6. Own the words

Research all of the words that describe your planned museum, the more specific you can be, the better.  Use Google Analytics and purchase domains related to the words that describe the museum.  Create a name for the organization, be very specific; San Francisco Maritime Museum, Techniquest, San Mateo County History Museum.

7. Non-Profit

Up to this point there is no need to form an non-profit, it is an advantage to wait.  Get people involved, build a community around the museum need, then form the non profit.  The best museums are those that grow out of a community need.  Organize your Board of Directors.  Your Board should include, politicians, business people, investment experts, real estate developers, experts in the field of the museum, teachers, school superintendents and potential donors.  A larger Board of Directors (20-25 people) is fine while you are raising funds.  Form a 501(c)(3) .

8. Pre-View Facility

As part of starting a museum, create a preview facility, a smaller version of your yet to be opened museum.  The preview facility may be very small and only temporary.  The preview facility is great for talking with potential donors, now you can walk donors through a small version of the final museum.  Speak to architects and exhibition designers.  Tell them of your plans, select an architect and an exhibition designer, tell them “we have limited resources at this point, but if you help us with the preview facility (pay them a reduced fee) you will have the contract for the museum”.

9. Raise Money

Use the Board of Directors.  A favorite story of mine is an Executive Director needed $500,000 for a new exhibition, he called a meeting and said to the Board of Directors “I need $500,000, each of you either needs to contribute $25,000 or find someone who will contribute $25,000.”  at the end of the meeting a Board member wrote a check for the full $500,000.  For more information read my article “Museum Fundraising”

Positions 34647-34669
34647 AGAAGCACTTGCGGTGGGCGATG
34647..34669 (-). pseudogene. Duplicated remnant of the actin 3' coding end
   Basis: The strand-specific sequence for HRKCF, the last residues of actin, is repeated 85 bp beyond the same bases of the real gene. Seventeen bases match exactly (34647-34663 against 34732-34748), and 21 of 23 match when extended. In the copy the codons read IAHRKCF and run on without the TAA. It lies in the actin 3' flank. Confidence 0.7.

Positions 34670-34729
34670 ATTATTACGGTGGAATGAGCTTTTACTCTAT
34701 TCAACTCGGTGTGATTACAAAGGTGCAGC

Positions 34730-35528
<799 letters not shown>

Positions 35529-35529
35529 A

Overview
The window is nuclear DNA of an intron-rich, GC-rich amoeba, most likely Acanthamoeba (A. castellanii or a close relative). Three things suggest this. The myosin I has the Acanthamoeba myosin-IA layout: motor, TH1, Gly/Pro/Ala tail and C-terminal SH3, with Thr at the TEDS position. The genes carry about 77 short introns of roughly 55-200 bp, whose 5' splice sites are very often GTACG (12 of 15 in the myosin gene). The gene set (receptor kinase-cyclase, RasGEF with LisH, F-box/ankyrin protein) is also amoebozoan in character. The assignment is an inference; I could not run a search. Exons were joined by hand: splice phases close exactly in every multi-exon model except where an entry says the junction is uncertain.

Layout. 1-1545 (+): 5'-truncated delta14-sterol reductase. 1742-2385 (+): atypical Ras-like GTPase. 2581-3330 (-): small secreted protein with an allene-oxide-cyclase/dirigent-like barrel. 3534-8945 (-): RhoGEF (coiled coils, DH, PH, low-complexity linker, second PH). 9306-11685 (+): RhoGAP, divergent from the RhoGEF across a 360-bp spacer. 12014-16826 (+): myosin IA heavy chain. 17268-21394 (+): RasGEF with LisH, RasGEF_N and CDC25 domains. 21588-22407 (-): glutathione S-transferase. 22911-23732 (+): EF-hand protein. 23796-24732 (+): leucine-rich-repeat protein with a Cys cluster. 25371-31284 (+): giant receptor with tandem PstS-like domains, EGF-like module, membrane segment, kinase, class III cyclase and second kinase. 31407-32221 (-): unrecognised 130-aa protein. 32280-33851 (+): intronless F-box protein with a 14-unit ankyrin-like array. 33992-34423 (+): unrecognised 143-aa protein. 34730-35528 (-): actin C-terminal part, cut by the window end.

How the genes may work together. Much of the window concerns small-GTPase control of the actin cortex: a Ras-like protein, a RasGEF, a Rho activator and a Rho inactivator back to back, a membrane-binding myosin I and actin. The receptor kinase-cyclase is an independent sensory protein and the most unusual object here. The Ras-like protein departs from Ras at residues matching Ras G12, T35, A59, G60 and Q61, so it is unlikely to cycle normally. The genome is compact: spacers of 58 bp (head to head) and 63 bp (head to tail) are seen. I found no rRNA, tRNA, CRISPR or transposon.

10. Share the Vision

The best fund raising tools I know of starting a museum:; a preview facility, an icon (The Discovery Science Center Cube, The world’s largest  Brachiosaurus at the Children’s Museum of Indianapolis), and a museum preview booklet (including architectural illustrations and exhibition illustrations).  As you start the design process walk potential donors through the preview facility (with museum preview booklet in hand) and discuss with them potential icons of the facility, your exhibition plans and involve the donors with the building architecture and exhibition design.  Try not to make any promises for naming opportunities until you are confident that you will reach your capital campaign goals.

If you are wanting a more in-depth treatment of how to start a museum, you can purchase my book Museums 101 which is written to be an A-to-Z resource for those looking to start a museum.

For more information about starting a museum read my articles,   “Museum Exhibition Design” and  “Museum Fundraising”

About Mark Walhimer

Mark is Managing Partner of Museum Planning, LLC, a museum planning and exhibition project management firm of interactive educational environments for Science Centers, Children's Museums and Natural History Museums. You can reach Mark at mark@walhimer.com.